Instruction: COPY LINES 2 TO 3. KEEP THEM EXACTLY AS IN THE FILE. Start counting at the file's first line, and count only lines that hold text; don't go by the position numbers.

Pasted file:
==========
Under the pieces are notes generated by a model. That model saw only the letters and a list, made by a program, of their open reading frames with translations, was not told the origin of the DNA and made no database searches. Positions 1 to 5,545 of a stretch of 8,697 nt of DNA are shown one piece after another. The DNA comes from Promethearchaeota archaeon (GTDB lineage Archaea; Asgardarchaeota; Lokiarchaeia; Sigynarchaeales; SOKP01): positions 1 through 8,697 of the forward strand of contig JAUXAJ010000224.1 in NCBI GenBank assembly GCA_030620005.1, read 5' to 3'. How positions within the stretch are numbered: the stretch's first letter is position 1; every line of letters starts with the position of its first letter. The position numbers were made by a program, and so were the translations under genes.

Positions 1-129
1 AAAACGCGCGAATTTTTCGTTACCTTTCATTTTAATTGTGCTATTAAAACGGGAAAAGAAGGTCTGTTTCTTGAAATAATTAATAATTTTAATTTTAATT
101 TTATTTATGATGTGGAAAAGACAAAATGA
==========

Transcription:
Positions 1-129
1 AAAACGCGCGAATTTTTCGTTACCTTTCATTTTAATTGTGCTATTAAAACGGGAAAAGAAGGTCTGTTTCTTGAAATAATTAATAATTTTAATTTTAATT